A single bit used to signify voice of FACCH content in an associated TCH field
Idle period of 8.25 bits intervals timing margin between bursts
3 "0" bits for equallizer training
Field for transporting bearer data or FACCH data
Field of fixed data pattern used to train equalizers and acquire a data clock for the entire burst
GSM Speech Coding
GSM uses regular pulse excited-linear predictive coding with a long term predictor loop (RPE-LTP). The RPE-LTP (regular pulse excitation – long-term prediction) scheme is employed in order to reduce the amount of data sent between the mobile station and base transceiver station. Speech is devided into 20-msec samples, each of which is encoded as 260 bits, giving a total bit rate of 13 kbps. This is the original, full-rate speech-coding algorithm. An enhanced full-rate (EFR) speech-coding algorithm gas been implemented by some North Americal GSM 1900 operators. EFR is said to provide improved speech quality using existing 13 kbps bit rate.
GSM Channel Coding and Modulation
GSM utilizes error control mechanisms similar to D-AMPS. First of all, 260 bitsof speech frame are divided into three classes.
- Class Ia, 50 bits - most sensitive to bit errors.
- Class Ib, 132 bits - moderately sensitive to bit errors.
- Class II, 78 bits - least sensitive to bit errors.
Class Ia bits have a 3-bit CRC added for error detection. If an error is detected, the frame is replaced by a slightly attenuated version of the previous correctly received frame. The 50 Class Ia, 3CRC, 132 Class Ib, anda 4 bit tail sequence (a total 189 bits) are processed by a half-rate convolutional encoder for error correction. The output of the convolutional encoder is added to the 78 Class II bits to produce and aggregate speech frame of 456 bits. Thus, the redundantly encoded speech rate is 456/0.020=22.8 kbps.
To further protect against the burst errors, each sample is interleaved. The 456 bits of output by the convolutional encoder are divided into eight blocks of 57 bits, and these blocks are spread across eight consecutive times slot bursts. Since a time slot burst carries two 57-bit blocks, each burst contains traffic from two different speech samples.
GSM Mobile Station
The GSM mobile station (MS) consists of the mobile equipment (the terminal) and a smart card called the Subscriber Identity Module (SIM). The SIM provides personal mobility, so that the user can have access to subscribed services irrespective of a specific terminal. By inserting the SIM card into another GSM terminal, the user is able to receive calls at that terminal, make calls from that terminal, and receive other subscribed services.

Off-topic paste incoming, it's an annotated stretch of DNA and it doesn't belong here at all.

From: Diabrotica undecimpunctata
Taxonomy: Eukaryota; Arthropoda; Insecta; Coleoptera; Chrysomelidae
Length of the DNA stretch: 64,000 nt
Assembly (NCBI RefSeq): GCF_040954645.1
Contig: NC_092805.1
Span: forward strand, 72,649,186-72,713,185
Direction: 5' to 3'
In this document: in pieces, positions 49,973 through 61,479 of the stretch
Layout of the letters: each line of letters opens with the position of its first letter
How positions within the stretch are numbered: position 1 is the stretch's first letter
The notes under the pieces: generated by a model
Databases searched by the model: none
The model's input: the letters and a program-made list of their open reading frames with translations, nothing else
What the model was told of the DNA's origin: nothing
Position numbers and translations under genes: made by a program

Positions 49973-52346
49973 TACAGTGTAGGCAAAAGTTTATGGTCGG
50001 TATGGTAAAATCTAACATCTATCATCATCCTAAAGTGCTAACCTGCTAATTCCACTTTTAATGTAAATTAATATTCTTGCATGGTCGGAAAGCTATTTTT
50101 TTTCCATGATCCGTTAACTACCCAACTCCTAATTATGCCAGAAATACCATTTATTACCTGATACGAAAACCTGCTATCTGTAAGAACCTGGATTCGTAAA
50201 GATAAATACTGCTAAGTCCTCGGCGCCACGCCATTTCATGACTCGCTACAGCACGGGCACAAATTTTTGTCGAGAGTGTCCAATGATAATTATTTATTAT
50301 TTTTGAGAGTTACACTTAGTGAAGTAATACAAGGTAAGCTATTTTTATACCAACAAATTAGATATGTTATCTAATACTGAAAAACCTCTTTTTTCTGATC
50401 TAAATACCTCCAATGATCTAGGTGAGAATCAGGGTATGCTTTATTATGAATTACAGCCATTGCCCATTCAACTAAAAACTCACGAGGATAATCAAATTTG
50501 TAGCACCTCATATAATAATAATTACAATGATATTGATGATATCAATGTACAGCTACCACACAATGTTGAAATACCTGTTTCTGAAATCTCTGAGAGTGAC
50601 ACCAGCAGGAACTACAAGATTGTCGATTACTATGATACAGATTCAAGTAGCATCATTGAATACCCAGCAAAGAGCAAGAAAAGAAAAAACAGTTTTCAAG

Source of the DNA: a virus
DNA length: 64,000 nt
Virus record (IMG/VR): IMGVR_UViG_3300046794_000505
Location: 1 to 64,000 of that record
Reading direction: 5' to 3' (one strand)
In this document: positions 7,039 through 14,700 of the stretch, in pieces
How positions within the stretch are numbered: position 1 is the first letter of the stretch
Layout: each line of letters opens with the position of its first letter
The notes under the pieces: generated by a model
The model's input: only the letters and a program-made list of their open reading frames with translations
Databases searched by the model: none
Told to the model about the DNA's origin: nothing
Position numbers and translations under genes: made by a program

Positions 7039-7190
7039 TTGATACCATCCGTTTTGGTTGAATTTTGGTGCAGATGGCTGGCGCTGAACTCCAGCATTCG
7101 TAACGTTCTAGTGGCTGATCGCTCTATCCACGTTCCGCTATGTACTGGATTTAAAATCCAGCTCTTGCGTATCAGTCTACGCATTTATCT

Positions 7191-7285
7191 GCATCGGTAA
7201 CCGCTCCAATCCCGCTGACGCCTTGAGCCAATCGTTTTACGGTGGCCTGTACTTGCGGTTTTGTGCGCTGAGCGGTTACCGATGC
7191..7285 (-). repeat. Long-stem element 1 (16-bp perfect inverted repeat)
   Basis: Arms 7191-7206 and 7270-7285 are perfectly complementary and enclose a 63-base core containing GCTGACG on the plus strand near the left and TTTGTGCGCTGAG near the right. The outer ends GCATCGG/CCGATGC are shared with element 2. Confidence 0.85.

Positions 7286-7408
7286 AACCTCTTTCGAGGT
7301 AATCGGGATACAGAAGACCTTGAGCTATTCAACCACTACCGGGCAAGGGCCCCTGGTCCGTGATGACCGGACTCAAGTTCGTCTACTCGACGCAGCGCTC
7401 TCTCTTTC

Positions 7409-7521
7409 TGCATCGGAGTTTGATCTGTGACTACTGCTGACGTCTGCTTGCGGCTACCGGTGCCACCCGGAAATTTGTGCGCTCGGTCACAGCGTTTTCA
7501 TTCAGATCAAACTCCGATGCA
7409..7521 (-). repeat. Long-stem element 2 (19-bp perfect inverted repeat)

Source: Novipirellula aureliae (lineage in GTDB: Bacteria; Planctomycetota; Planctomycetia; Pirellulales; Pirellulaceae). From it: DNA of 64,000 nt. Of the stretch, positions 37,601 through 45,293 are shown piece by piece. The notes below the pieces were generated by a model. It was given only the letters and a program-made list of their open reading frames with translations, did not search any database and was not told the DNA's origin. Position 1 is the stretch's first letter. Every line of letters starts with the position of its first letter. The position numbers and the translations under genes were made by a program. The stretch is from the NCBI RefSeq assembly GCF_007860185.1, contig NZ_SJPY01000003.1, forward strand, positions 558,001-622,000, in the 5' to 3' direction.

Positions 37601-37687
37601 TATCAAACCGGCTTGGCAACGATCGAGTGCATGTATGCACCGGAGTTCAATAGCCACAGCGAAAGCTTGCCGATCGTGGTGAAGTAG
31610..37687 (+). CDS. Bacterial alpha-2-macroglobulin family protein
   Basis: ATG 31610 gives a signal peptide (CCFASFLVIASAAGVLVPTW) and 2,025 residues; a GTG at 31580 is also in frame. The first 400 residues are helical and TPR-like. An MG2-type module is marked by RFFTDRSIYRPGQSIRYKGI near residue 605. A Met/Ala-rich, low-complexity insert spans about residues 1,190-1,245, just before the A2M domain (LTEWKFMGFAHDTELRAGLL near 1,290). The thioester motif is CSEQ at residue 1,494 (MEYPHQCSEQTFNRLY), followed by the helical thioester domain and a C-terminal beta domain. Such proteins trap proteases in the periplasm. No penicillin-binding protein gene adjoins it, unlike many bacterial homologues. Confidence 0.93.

The mobile equipment is uniquely identified by the International Mobile Equipment Identity (IMEI). The SIM card Contains the International Mobile Subscriber Identity (IMSI) used to identify the subscriber to the system, a secret key for authentication, and other information. The IMEI and the IMSI are independent, thereby allowing personal mobility. The SIM card may be protected against unauthorized use by a password or personal identity number (PIN).
GSM Frequency Hopping
The Mobile Station is inherently frequency agile, meaning it can move between a transmit, and monitor time slot within one TDMA frame, all of which are normally on different frequencies. GSM makes use of this inherent frequency agility to implement slow frequency hopping- the mobile and BTS transmit each TDMA frame on a different carrier frequency. The frequency-hopping algorithm is broadcast on the broadcast control channel. Since multipath fading is dependent on carrier frequency, slow frequency hopping helps alleviate the problem. In Addition, cochennel interference is more random than when fixed-frequency allocations exist.
GSM Short Message Service
Short Message Service (SMS) is an integrated bidirectional messaging service that allows GSM cellular subscribers, and various PCS offerings, to send and receive data. Indevidual messages (with GSM) can be up to 160 bits in length. Because SACCH is used for SMS data transmission, messages can be received or transmitted during a voice call. Initial applications of SMS focused on alphanumeric paging services with fundamental differences: SMS is bidirectional and message delivery is guaranteed. Subsequent applications served by SMS are voice mail notificaion, email delevery, stock quotes, and downloading/updating of SIM cards.